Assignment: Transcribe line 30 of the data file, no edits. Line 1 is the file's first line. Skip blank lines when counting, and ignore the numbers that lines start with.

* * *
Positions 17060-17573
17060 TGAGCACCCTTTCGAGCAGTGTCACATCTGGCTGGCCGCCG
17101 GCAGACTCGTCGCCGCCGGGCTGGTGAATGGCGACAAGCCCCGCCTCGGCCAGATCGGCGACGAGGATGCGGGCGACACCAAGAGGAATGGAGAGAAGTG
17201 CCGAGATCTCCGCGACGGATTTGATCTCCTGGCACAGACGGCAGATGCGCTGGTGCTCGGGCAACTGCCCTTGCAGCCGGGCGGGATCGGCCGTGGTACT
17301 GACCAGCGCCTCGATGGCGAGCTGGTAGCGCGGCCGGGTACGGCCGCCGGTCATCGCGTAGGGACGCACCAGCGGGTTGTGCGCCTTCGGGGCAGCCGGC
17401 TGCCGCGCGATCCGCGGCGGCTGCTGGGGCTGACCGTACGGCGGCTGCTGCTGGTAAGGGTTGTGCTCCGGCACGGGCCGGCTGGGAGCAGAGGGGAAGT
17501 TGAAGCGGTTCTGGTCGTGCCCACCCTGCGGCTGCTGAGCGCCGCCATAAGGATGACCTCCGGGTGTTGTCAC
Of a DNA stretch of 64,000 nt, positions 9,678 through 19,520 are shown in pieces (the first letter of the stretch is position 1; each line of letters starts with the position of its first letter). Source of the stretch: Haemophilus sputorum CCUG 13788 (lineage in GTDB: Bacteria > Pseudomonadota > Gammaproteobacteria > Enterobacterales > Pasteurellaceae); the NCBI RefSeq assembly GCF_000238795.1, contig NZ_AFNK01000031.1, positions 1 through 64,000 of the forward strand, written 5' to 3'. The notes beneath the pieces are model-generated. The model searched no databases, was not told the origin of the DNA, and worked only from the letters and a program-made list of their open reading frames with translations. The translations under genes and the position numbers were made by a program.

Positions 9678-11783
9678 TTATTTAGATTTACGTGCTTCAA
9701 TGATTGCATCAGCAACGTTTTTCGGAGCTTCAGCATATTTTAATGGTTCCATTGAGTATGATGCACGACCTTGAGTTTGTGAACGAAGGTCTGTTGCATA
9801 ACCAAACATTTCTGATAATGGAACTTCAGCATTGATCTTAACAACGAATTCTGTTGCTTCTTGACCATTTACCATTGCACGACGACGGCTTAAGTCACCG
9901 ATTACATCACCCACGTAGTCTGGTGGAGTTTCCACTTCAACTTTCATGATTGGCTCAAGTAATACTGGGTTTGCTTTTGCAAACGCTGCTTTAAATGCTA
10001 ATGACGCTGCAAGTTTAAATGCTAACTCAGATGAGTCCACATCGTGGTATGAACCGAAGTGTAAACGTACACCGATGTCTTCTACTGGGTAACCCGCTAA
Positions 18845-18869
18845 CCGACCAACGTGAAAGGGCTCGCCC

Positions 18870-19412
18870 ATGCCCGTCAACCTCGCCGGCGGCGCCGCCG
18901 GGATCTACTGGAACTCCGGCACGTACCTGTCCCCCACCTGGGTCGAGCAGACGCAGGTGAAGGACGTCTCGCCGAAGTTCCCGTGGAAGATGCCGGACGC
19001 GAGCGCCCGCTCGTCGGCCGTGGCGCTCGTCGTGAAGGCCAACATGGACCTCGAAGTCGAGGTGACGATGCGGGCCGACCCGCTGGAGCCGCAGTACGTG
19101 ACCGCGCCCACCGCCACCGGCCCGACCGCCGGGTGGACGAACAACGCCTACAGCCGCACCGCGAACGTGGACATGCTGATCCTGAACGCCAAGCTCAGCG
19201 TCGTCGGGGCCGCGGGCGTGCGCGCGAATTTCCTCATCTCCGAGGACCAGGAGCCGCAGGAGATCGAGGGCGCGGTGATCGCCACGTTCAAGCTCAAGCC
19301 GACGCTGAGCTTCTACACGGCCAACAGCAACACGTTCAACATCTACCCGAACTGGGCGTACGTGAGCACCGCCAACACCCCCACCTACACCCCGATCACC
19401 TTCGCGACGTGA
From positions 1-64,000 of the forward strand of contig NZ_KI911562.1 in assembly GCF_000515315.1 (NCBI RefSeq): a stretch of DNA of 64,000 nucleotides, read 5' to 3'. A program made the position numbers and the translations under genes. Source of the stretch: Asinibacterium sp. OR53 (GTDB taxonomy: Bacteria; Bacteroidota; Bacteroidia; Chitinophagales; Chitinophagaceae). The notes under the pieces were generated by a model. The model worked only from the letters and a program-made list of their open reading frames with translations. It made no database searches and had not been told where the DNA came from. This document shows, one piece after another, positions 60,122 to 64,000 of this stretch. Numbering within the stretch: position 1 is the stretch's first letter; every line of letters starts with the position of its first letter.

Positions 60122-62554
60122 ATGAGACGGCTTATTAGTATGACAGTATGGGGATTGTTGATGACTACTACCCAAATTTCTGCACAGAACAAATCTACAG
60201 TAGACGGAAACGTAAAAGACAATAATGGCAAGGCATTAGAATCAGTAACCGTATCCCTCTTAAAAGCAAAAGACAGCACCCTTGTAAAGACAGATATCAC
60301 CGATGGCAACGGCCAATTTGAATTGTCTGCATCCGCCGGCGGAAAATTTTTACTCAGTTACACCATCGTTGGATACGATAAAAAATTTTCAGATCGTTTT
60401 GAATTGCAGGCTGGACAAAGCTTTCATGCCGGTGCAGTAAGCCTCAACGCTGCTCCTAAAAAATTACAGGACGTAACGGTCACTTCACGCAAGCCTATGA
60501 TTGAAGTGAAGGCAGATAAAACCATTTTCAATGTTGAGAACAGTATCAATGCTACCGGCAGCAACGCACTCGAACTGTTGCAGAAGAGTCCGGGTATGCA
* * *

60401 GAATTGCAGGCTGGACAAAGCTTTCATGCCGGTGCAGTAAGCCTCAACGCTGCTCCTAAAAAATTACAGGACGTAACGGTCACTTCACGCAAGCCTATGA